Mars | News | Space

Descent to Mars: VIDEO


The Curiosity probe's landing, in 'HD':

This is a full-resolution version of the NASA Curiosity rover descent to Mars, taken by the MARDI descent imager. As of August 20, all but a dozen 1600x1200 frames have been uploaded from the rover, and those missing were interpolated using thumbnail data. The result was applied a heavy noise reduction, color balance, and sharpening for best visibility.

The video plays at 15fps, or 3x realtime. The heat shield impacts in the lower left frame at 0:21, and is shown enlarged at the end of the video.


Feed This post's comment feed


  1. Amazing... what a spectacular achievement.

    Posted by: Tre | Aug 23, 2012 1:07:11 AM

  2. Hi..I am reading your page for a few days now is there any way to subscribe by email.

    Posted by: Dennis Belton | Aug 23, 2012 2:07:43 AM

  3. Awesome.

    Posted by: miguel | Aug 23, 2012 11:05:30 AM

  4. So cool.

    For those who care, the real-time video is located at:

    These videos show the descent from about 7 miles above the surface, at the point when the heat shield detaches and the parachute opens. Then, about 1000 meters above the surface the parachute detaches and the vehicle fires rockets to further slow the descent so the rover (which, at 35 meters, is lowered by the "sky crane" to hand from the vehicle) can land softly and then the vehicle propulsion section jets away so that it doesn't smash into the rover. Hence all the dust near the end of the video.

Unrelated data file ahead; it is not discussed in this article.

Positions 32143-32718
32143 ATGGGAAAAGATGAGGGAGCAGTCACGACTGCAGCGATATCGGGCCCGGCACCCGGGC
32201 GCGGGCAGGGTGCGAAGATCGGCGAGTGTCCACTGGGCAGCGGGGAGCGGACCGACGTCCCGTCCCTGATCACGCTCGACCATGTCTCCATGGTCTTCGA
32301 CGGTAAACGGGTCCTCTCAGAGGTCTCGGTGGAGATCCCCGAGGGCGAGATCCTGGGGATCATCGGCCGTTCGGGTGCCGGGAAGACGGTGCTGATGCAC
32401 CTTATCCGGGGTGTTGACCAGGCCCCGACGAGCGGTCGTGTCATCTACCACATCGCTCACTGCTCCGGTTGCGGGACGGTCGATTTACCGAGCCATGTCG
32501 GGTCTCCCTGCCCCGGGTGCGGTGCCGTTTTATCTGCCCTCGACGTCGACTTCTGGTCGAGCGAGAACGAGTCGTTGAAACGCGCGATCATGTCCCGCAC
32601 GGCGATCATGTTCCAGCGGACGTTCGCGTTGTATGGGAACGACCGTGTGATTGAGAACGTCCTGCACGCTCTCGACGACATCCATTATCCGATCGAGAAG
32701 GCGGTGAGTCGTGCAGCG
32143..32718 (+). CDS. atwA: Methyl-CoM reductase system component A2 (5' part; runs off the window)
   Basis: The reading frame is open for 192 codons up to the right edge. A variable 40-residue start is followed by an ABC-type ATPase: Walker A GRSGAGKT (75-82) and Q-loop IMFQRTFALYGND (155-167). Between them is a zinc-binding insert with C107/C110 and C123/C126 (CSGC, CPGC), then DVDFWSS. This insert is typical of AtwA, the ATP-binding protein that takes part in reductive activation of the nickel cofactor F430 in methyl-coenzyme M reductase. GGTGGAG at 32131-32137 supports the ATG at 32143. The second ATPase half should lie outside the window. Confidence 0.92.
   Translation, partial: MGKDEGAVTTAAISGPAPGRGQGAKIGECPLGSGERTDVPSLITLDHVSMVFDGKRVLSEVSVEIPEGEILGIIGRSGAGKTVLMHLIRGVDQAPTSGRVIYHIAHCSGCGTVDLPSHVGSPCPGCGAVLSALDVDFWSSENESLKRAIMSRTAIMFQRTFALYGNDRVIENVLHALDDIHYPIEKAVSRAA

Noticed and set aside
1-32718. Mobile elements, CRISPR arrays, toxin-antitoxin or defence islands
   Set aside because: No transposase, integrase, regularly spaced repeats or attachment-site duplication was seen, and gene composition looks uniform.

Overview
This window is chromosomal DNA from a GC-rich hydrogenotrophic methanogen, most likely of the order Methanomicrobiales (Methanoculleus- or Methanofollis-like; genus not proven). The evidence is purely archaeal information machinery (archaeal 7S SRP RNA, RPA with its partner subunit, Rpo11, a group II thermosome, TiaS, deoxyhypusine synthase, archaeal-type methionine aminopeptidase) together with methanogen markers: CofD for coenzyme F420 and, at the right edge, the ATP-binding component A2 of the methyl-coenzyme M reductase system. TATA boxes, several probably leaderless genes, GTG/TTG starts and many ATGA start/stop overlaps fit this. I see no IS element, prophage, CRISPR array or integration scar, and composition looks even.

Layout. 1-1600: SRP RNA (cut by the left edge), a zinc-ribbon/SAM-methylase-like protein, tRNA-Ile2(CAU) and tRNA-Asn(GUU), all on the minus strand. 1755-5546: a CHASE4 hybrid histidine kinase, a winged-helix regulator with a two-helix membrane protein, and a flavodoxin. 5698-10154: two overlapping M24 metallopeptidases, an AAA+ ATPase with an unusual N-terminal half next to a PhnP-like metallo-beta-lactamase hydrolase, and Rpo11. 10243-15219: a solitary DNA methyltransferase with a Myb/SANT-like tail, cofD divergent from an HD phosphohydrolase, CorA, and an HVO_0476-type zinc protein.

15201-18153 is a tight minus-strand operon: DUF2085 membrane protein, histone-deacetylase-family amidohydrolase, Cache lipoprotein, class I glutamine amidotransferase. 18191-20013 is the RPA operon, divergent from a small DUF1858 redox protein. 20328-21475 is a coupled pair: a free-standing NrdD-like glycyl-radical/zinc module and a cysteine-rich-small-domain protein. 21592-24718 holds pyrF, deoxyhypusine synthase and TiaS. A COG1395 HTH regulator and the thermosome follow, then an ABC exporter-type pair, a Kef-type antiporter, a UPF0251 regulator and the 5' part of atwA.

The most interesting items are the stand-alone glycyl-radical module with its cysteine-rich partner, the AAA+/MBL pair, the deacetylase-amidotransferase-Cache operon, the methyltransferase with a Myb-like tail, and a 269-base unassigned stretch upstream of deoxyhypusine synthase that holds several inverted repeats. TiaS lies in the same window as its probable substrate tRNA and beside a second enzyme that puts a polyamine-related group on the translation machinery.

Anyone reading this probably knows all that, but I just enjoy describing the whole Rube-Goldberg sort of contraption. It's hard to decide which is more impressive -- that we can send something to another planet and land it where we want to, or that we can build a contraption with so many complicated moving parts that ends of working just as planned after a trip through space.

    Posted by: Buster | Aug 23, 2012 5:54:58 PM

  5. Precisely 250 years later, not far from where Galileo lived as a boy, Giovanni Panerai founded Officine Panerai, the city’s first watch workshop

    Posted by: burberry watches | Aug 29, 2012 11:08:19 AM

Post a comment


« «Towleroad Guide to the Tube #1193« «